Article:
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The Berlinale has always had a reputation as a festival that takes its politics seriously, but this year the politics were bound to be a little more urgent than usual. This was, after all, the first A-list European festival to happen since the Trump inauguration. As competition jury member Diego Luna, the Mexican star of Rogue One, pointed out: “There’s no better place to send a message than Berlin” – a city that knows its fair share about the futility of walls.
The jury – headed by director Paul Verhoeven and including Maggie Gyllenhaal and artist Olafur Eliasson – may or may not choose the most political films in contention, but they will have noticed how many films seemed »
- Jonathan Romney
The Other Side of Hope. Malla Hukkanen © Sputnik OyLaughter is a rare gift at film festivals, which so often feel like relentless gloom and doom contests. In this year’s Berlinale Competition, at least thus far, good films have been in even shorter supply than funny ones. I’m really glad to report there’s been improvement on both fronts—after a truly lamentable first few days, laughs as well as quality started trickling into the festival’s main slate.It was a pretty safe bet that Aki Kaurismäki’s new film, The Other Side of Hope, would be a stand-out. The high expectations were surpassed: this may very well be the great Finn’s best outing since his 1996 masterpiece Drifting Clouds. The second part of a planned trilogy addressing the current refugee crisis in Europe, The Other Side of Hope bears strong narrative similarities to its predecessor Le Havre »
In a small but well-appointed middle-class house, the host lies, not breathing, on the living room floor. The would-be murderer tries to choose the right music for resurrection. The adulterous hostess cries in the bathroom with a gun, while in the back garden a lesbian, pregnant with triplets, threatens to leave her wife. And the vol au vents are burned to charcoal nuggets. “This is not a very good situation,” understates the henpecked, new-agey German guest, and he’s right.
- Jessica Kiang
Author: Stefan Pape
Sally Potter returns to the silver screen with a wickedly fast-paced, endearingly transient comedy that, while unashamedly overstated, is grounded by its connections to modern British politics – making it all rather apt for this picture to thrive in its farcicality. The monochrome aesthetic may give this piece a timeless feel, but it seems like a particularly pertinent presentation of a nation who currently find their left wing politics in turmoil.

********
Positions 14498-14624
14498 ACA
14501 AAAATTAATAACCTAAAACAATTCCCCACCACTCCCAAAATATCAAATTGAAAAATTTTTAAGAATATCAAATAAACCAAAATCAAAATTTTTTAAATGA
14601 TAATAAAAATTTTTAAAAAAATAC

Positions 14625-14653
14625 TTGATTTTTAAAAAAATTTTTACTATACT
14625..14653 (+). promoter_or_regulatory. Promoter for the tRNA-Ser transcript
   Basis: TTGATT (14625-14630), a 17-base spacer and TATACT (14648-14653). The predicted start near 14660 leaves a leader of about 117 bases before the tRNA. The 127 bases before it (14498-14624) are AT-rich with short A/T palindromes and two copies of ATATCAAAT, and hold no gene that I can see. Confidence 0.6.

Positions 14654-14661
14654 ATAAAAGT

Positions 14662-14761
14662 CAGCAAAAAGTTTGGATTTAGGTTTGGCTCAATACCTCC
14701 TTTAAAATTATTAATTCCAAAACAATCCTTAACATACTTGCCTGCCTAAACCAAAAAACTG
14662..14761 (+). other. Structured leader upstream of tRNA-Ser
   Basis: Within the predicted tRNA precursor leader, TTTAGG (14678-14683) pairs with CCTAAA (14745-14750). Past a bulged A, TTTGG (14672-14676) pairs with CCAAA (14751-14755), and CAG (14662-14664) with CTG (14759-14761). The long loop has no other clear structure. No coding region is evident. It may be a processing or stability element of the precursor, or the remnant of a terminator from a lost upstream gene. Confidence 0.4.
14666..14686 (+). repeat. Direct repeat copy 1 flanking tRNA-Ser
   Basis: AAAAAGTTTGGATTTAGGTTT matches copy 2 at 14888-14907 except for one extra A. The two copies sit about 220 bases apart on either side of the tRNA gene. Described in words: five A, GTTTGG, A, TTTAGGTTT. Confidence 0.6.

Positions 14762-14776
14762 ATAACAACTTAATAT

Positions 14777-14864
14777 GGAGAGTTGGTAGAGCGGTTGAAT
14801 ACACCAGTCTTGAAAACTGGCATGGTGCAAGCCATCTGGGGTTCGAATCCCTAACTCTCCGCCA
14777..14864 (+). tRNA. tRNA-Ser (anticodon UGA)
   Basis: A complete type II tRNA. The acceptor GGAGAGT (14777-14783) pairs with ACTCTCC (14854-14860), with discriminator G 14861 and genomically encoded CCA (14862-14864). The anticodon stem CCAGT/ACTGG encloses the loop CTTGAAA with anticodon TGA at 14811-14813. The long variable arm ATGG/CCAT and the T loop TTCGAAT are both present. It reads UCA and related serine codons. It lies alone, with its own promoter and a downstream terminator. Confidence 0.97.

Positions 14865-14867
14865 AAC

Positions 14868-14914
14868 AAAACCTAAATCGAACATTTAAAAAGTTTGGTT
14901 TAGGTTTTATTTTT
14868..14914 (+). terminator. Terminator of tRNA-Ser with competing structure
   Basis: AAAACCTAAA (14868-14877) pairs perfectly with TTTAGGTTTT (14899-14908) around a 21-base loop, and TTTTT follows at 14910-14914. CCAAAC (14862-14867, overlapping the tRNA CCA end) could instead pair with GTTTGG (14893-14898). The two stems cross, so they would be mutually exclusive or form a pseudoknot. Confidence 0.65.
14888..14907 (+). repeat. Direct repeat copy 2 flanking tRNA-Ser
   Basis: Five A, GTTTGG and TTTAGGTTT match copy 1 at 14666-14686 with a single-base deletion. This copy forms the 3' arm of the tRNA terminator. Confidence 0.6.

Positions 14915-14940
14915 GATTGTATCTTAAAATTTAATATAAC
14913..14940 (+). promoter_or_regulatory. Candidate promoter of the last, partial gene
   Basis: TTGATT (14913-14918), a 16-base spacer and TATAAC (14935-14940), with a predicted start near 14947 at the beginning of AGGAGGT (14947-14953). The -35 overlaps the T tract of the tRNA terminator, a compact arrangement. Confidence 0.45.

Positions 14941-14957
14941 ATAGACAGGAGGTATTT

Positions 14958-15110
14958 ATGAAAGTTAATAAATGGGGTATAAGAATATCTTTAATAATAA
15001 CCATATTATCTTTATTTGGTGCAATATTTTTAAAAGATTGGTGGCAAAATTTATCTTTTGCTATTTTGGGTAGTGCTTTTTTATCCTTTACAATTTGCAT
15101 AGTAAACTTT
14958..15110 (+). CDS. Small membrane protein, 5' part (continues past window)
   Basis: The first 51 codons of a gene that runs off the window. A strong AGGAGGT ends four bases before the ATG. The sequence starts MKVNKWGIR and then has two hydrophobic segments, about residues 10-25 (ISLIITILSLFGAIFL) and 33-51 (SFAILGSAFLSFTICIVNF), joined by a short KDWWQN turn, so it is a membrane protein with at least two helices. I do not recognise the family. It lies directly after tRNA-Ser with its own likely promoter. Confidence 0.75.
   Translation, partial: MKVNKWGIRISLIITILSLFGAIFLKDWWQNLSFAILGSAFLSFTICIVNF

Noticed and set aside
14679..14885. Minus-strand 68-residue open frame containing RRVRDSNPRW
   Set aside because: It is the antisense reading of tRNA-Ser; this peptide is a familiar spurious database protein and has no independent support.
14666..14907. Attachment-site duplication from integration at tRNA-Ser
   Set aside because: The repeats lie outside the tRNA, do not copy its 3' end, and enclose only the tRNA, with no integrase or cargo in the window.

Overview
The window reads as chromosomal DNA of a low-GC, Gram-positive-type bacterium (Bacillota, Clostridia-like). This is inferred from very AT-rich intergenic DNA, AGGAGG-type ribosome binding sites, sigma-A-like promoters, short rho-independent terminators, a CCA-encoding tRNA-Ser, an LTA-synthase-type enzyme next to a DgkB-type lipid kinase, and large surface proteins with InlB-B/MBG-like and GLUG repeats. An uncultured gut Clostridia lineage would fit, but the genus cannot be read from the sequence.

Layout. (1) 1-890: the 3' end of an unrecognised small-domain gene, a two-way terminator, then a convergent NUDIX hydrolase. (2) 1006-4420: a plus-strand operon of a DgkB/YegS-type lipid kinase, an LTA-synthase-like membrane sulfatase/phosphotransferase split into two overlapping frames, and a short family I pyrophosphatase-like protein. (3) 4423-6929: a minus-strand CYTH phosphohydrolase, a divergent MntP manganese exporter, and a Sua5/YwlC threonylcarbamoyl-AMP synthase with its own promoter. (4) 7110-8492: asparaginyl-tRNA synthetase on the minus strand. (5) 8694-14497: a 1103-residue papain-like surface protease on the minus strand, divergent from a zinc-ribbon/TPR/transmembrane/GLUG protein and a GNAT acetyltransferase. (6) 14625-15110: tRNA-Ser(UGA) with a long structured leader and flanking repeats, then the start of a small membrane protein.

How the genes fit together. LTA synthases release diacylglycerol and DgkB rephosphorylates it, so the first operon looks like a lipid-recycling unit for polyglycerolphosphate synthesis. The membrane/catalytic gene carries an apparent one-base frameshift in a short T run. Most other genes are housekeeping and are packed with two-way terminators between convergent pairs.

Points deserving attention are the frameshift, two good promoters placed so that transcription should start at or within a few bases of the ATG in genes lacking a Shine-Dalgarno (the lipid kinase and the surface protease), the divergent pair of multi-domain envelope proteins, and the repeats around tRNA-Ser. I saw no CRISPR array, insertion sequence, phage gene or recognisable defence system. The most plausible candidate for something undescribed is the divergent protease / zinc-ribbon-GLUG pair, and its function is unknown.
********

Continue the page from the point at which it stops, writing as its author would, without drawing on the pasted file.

The film opens with Kristin Scott Thomas as Janet, pointing a gun at the camera. Rewind an hour or so, and we learn she’s the host of a dinner party, inviting friends round to celebrate her recent promotion to shadow health minister, and its a dinner party, we have already gathered, that is to eventually turn sour. Her husband Bill (Timothy Spall) is in a peculiar mood, not exactly one for conversation – but the arrival of »
- Stefan Pape
Sally Potter’s 71-minute film The Party is a short, sharp, funny shock of a movie; a theatrical drawing-room comedy which plays out in real time with elegance and dispatch, cantering up to a cheeky punchline twist which leaves you laughing over the final credits. It’s written and directed by Potter, and the action is starkly lit and shot in black and white by Russian cinematographer Aleksei Rodionov.
Unassuming and old-fashioned funny entertainment isn’t exactly what we associate with this film-maker, but that’s what she has very satisfyingly served up here. It’s not especially resonant or profound but it is observant and smart, with some big laughs in the dialogue. The whole thing is enjoyably absurd though not precisely absurdist. »
- Peter Bradshaw
The Party review
It has been five years since Sally Potter’s last film, the very well received Ginger and Rosa. Her latest takes center stage at the Berlin Film Festival with a huge, if limited central cast. We open on Kristin Scott-Thomas’ Janet pointing a revolver directly at the camera, a monochrome image that sticks in your mind as we track slightly in time r to cover the events leading up to it. Janet is celebrating career glory, a newly-appointed role as a shadow-minister in parliament, a position that she has been working up to for decades. She’s having a small gathering to celebrate and has invited a few good friends over to to her home. Her phone is constantly ringing with messages of congratulations, »
- Paul Heath